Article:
Re: If we can cut through the fanboy drivel from both sides briefly....
It's a difference in philosophy.
The philosophy of the enterprise space which was dominated by IBM for more than half a century was to have computers which people were essentially peripherals to, feeding information into the system so that a few at the top could dominate. Hitler even used IBM machines in his social engineering endeavour with the full knowledge of IBM.
Others in the early 1960s saw that computers should be personal tools. Douglas Englebart, inventor of the mouse, was one. This idea took hold in Silicon Valley. Steve Jobs and Apple came along and said we can make reasonably-priced machines to do this. With the engineering genius of Steve Wozniak, that was true.
Steve Jobs showed Bill Gates what they were doing and Gates was smart enough to get it. But then Microsoft fell in with IBM and the old world of computers directing work got into Microsoft’s DNA. Hence Windows now looks like a product that you use at work to do the bidding of your masters. Microsoft inherited that from IBM. IBM dominated at a time when computers could only be afforded by large companies. Microsoft inherited that market and philosophy from IBM.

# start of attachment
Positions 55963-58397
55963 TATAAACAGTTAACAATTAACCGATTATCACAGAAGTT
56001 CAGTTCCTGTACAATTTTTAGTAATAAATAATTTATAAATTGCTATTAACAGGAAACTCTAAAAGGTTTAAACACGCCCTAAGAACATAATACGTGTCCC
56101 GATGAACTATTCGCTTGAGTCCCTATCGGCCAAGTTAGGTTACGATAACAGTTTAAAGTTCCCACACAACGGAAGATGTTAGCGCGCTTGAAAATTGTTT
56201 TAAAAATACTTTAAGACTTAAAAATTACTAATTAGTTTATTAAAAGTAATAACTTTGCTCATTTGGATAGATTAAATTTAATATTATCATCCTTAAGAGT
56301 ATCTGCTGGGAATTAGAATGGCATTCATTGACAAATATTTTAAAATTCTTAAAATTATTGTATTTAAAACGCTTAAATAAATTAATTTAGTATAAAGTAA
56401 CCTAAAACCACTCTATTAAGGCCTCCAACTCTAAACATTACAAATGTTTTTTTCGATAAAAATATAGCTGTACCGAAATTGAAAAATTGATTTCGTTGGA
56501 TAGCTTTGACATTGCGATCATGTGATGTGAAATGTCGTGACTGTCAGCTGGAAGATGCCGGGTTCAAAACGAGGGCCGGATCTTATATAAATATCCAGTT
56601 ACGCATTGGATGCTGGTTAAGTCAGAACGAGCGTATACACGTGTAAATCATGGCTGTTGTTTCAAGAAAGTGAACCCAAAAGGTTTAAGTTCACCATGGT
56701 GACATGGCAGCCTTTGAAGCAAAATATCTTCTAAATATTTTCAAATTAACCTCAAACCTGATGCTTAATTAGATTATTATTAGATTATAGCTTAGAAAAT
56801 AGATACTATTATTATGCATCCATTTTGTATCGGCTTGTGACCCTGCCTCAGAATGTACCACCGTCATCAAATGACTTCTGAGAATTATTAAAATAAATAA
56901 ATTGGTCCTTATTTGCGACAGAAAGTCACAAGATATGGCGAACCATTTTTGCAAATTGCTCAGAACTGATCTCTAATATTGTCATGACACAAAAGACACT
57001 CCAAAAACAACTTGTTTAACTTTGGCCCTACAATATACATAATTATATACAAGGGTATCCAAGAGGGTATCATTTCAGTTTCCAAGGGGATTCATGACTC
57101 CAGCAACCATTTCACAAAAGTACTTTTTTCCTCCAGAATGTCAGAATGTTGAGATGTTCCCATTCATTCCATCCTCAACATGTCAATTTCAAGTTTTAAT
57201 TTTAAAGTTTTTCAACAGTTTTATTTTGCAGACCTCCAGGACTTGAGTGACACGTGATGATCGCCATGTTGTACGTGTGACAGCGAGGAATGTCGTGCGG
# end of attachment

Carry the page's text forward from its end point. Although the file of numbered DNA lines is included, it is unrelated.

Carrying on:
That is why when you compare the way a person uses OS X to Windows, you will see the OS X user with lots of windows open on the screen, whereas the Windows user will have one window maximised to the size of the screen - you just work on one thing that your boss has told you to work on.
Apple still focuses on the user. That is why it is so popular. The old-school IBM and Microsoft people still resent that - their power has been broken by this “upstart”.
So that is the two computing philosophies that distinguish Microsoft/IBM from Apple.
Actually there is a third philosophy, which is even more scary. That which came out of John McCarthy, inventor of LISP. Like Doug Englebart, he worked at Stanford, but whereas Englebart saw computers as tools to augment human intelligence (much as a fork-lift truck augments physical strength), McCarthy saw computers as eventually replacing human intelligence. That became the basis of AI (and the theme of many science fiction films from 2001: A Space Odyssey onwards).